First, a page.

Workplace Ergonomics

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Workplace Ergonomics

Workplace Ergonomics

Workplace ergonomics is becoming an important consideration in injury prevention given the increasingly large number of people who spend the majority of their day working at a desk.  Some relatively easy and inexpensive adjustments in the workplace can have a significant impact on many postural and repetitive strain type injuries including chronic neck and back pain, tennis elbow, shoulder impingement and carpal tunnel syndrome.


The Chair

Ideally, a chair should be adjustable not only in a vertical direction but in all three planes of movement to accommodate various body types.  The height of the chair should be adjusted to be able to slide the chair under a desk while maintaining hip flexion of 90 degrees or slightly greater, a foot stool can be used to achieve this if needed.  An ergonomic chair will also include an area of lumbar support.  Used properly, this curve at the bottom of the chair helps to support the spine’s natural lordosis.  Depth of the chair will vary depending on leg length, a two inch clearance between the back of the knees and the chair is recommended.


The Desk

Sit to stand desks are becoming increasingly popular and are a great option for alleviating some of the health concerns typically associated with prolonged sitting.  Employers are becoming better educated on the advantages of sit to stand desks and will sometimes consider an upgrade if recommended by a health care professional.  Often however, these more expensive substitutes are not in the budget.  Desk set up can be optimized by having the monitor 20 to 30 inches from the eye with the top of the monitor at approximately eye height and centred in front of the face.  Having room under the desk to allow the legs to move and stretch is also advised.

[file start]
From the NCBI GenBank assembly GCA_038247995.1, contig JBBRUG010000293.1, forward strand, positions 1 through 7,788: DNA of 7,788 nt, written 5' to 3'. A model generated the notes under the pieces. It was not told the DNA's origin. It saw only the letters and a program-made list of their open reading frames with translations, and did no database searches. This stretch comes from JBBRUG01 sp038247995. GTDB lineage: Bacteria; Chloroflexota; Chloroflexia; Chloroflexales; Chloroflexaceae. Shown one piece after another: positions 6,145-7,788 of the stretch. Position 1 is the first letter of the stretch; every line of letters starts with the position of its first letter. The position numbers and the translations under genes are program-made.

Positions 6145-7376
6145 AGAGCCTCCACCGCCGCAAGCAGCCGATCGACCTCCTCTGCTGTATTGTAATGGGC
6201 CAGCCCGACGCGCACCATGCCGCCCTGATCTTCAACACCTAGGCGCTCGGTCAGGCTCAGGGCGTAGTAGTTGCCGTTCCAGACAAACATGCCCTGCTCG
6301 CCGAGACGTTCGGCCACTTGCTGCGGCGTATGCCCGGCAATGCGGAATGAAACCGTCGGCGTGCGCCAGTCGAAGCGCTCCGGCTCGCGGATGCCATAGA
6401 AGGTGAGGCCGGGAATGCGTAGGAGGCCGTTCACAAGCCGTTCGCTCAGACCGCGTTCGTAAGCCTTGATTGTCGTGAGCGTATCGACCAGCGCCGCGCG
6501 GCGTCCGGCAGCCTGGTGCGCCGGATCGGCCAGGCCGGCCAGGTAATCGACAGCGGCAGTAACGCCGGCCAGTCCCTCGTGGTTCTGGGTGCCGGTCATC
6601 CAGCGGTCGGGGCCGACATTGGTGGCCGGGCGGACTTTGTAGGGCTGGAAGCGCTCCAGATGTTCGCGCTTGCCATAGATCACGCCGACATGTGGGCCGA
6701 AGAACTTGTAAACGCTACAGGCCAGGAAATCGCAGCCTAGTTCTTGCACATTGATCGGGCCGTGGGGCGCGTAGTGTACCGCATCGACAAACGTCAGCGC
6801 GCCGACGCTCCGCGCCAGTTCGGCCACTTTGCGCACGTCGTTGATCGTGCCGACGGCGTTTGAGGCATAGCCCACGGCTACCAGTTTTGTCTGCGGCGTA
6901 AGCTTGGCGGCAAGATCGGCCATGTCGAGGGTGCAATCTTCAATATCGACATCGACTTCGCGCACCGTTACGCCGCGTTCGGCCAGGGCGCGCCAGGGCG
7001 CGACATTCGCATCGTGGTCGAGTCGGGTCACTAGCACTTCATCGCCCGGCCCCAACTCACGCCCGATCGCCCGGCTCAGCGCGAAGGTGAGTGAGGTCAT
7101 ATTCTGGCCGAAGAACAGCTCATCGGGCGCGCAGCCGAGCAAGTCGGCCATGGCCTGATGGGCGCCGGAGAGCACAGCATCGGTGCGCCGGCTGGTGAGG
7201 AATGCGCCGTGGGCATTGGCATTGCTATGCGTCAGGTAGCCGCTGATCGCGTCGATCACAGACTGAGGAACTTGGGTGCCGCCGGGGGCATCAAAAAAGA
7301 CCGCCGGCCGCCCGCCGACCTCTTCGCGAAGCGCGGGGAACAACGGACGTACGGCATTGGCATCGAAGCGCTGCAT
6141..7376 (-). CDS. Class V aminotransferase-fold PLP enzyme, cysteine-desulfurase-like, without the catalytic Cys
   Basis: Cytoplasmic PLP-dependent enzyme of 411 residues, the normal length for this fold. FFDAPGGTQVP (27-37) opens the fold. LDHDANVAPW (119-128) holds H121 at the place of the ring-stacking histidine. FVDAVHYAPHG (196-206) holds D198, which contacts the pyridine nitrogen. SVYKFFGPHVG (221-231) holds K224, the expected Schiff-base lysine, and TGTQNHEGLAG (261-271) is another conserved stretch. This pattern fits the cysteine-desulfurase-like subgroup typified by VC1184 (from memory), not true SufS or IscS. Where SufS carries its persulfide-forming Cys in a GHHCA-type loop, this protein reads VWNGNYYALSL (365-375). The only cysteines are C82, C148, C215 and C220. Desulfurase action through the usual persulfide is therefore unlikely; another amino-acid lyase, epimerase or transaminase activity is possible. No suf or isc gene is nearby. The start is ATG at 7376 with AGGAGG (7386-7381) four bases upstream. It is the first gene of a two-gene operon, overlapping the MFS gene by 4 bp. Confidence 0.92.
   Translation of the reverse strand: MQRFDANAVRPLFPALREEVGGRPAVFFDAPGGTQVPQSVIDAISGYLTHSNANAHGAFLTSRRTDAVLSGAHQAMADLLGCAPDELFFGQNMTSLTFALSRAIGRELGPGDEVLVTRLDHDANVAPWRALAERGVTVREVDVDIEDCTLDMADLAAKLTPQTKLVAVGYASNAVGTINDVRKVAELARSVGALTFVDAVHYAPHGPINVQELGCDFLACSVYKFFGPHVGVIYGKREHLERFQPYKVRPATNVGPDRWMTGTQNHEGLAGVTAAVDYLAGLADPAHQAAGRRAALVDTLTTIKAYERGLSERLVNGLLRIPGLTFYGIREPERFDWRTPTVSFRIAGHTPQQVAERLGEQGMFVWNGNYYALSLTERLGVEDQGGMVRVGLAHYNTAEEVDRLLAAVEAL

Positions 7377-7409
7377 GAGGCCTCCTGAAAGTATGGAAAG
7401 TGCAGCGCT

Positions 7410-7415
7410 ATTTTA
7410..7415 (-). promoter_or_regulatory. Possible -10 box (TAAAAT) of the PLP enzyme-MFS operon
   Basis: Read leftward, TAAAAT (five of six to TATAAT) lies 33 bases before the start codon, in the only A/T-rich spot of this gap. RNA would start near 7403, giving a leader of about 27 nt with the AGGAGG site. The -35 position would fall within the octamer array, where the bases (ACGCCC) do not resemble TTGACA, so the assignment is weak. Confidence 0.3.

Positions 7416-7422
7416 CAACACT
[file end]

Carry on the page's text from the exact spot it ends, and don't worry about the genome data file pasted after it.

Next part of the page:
The Keyboard and Mouse

A drop down keyboard allows a worker to keep the elbows close to the body and the forearm parallel with the floor, decreasing the amount of reach and subsequent strain on the shoulder, elbow and wrist.   Newer ergonomic mouses and keyboards keep the wrist in a more neutral position, lessening the risk of repetitive strain injuries to the wrist and hand.


These small changes can have a big impact but further consultation with a physical therapist can help to address additional factors that are specific to the individual.